And for me, it did not ruin the game-watching experience one bit.

  10. Dan says:

    I think it was the Dolphins-Patriots game.
    Short pass to Hartline. -Nantz/Simms had the duties.

  11. Donald A. Coffin says:

    For me, Denver (11-3 record) is the paradigmatic team of the NFL this year–535 points scored (38+ per game) and 375 points allowed (almost 27 per game–Denver has allowed more points than Houston)…

    • Donald A. Coffin says:

      Oops…Denver has allowed 3 points less than Houston, 372 to 375, which doesn’t make much difference to the rest of my comment…it’s still 38+ scored and almost 27 allowed).

  12. I listen to John Madden on KCBS weekdays (and on the internet) and as the HOF coach and holder of more Emmys than anybody else frequently says, players aren’t being taught how to tackle the right way any more. Too much emphasis on turnovers (which also leads to more scoring when the field isn’t shortened by the punt), too much emphasis on the blowup hit. But now that the blowup hit is anathema, too many defensive players don’t have fundamentally sound tackling skills to fall back on. It will improve, and frankly I think we are due for a scaling back in the violence and injuries of the NFL.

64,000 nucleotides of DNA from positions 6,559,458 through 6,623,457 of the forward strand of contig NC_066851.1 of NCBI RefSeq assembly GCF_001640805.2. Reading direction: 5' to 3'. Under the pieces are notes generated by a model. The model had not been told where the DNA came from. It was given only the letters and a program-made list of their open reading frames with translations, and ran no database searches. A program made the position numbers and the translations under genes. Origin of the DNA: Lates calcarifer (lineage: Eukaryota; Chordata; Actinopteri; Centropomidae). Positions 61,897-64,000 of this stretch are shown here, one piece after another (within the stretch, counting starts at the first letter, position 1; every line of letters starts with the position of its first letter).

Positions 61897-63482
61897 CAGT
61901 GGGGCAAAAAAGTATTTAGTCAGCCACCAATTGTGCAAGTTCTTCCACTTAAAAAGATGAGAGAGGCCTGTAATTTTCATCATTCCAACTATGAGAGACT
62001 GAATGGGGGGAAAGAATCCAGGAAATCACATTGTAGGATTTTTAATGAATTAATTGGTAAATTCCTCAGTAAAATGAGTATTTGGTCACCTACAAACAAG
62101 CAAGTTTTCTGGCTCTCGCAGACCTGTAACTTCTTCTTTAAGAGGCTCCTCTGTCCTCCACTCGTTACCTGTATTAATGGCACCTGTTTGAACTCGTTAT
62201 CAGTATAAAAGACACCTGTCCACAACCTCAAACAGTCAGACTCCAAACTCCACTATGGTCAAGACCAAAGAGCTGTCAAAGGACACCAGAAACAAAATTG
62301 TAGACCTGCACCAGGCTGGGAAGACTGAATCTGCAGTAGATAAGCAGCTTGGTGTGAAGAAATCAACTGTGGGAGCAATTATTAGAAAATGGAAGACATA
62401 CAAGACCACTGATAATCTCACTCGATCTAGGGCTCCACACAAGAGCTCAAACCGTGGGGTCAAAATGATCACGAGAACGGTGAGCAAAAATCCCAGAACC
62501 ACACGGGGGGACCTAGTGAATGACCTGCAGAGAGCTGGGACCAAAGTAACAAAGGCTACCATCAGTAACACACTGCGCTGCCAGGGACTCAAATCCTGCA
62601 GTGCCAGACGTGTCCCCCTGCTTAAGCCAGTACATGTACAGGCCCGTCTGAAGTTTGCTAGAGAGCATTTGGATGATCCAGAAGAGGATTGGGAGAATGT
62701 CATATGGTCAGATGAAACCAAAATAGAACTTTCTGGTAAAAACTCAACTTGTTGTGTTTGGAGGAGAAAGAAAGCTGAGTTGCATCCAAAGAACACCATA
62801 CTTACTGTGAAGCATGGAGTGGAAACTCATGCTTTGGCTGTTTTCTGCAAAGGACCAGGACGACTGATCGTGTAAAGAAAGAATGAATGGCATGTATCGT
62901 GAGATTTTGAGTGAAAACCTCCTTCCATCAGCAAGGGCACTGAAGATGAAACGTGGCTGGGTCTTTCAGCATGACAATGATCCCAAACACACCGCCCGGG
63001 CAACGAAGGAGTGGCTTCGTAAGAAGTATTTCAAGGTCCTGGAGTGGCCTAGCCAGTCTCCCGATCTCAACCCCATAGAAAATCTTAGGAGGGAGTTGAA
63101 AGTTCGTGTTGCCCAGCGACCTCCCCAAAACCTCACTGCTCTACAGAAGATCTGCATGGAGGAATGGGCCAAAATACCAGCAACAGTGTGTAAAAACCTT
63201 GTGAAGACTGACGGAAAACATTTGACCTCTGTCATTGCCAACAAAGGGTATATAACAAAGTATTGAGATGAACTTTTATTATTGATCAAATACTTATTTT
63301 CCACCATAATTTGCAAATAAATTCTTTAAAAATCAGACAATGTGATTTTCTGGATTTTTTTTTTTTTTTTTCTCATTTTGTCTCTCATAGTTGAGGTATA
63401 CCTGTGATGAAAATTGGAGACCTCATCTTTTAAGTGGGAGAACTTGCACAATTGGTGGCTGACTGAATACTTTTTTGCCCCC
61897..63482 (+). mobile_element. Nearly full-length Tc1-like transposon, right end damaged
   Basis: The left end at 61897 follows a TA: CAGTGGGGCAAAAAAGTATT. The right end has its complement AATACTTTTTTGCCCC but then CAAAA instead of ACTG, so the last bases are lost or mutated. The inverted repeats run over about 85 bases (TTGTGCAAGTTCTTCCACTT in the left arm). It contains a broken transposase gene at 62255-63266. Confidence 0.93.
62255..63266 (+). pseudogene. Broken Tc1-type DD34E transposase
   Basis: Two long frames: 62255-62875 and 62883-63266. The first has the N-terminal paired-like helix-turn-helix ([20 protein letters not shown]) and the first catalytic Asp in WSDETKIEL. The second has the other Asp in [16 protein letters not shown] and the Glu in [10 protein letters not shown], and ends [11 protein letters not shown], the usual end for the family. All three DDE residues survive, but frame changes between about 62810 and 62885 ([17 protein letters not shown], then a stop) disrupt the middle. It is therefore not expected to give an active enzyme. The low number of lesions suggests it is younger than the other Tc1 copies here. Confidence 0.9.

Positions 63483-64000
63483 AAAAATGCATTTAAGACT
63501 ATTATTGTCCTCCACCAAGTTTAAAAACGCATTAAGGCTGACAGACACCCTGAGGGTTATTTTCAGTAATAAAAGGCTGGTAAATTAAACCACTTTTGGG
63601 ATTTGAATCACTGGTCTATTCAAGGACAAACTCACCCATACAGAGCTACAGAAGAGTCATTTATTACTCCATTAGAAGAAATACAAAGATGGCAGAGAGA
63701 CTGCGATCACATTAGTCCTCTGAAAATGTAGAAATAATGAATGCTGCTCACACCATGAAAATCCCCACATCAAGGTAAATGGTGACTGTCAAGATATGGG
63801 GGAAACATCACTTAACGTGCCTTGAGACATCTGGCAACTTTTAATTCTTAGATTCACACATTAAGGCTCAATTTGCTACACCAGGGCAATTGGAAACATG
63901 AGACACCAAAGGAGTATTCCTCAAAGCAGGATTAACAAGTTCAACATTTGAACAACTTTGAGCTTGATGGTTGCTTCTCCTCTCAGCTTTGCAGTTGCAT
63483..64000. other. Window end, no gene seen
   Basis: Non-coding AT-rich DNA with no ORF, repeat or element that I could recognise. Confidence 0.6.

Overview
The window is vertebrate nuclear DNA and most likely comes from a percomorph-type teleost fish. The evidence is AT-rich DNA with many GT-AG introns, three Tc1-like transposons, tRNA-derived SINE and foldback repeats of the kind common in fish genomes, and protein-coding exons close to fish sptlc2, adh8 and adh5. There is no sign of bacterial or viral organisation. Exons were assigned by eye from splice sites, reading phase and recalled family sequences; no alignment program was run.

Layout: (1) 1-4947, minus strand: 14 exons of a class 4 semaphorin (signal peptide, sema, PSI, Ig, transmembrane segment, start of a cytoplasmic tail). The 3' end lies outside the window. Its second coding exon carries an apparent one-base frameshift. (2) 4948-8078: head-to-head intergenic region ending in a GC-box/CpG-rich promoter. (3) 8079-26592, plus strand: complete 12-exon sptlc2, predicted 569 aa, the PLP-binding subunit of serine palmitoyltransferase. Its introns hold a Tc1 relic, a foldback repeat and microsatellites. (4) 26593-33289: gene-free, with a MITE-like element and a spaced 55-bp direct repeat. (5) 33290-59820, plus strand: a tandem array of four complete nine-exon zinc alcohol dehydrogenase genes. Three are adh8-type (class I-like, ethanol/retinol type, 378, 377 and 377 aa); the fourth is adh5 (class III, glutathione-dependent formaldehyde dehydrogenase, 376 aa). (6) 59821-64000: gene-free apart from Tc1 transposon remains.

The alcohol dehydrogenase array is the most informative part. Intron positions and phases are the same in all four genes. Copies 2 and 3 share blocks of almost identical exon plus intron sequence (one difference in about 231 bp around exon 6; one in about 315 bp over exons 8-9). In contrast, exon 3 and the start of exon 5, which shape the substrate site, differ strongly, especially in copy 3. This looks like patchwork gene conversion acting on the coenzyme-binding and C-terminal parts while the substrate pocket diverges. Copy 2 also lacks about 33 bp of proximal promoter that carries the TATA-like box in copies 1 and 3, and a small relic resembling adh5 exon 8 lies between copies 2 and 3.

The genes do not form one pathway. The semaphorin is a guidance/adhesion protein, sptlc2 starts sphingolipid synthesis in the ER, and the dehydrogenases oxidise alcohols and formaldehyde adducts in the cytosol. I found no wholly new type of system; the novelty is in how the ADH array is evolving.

13. Dan says:

    You can’t hit high on a receiver but punters are fair game!

    If you watched Bengals vs Steelers you would know what I am writing about. And about that hit, the Steelers player hit the Bengals punter under the chin with the crown of his helmet. Not only was their no penalty but the announcer Collingsworth explains that it was legal. Are you kidding me? Well lets see some safeties light up receivers with blows to their chins!

    The NFL policing is bordering on insanity.

  14. Chris says:

    Defensive backs aren’t allowed to play anymore. I can’t imagine why someone would even want to play defensive back anymore. Every play on the ball is met by everyone looking around, waiting for a flag. Almost every borderline call goes the offense’s way. Think about how huge a penalty pass interference is. Cleveland had a ticky-tack pass interference call go against them in the end zone a week ago, and New England gets to set up shop at the 1 as a result. Why not just give them the TD instead and save us all the effort.